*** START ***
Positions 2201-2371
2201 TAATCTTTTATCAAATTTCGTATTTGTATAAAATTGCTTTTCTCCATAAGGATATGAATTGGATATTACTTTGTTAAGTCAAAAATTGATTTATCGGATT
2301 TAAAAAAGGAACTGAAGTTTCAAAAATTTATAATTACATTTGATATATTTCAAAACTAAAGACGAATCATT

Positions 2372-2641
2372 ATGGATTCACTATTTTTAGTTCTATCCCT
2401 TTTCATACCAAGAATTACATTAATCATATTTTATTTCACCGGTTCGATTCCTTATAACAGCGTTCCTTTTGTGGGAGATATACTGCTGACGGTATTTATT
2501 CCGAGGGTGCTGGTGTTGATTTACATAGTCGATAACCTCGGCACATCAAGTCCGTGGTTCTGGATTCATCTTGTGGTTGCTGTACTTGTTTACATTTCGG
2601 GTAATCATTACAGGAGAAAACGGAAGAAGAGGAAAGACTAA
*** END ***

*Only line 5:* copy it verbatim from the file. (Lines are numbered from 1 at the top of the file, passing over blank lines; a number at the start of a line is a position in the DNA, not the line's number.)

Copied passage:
2372 ATGGATTCACTATTTTTAGTTCTATCCCT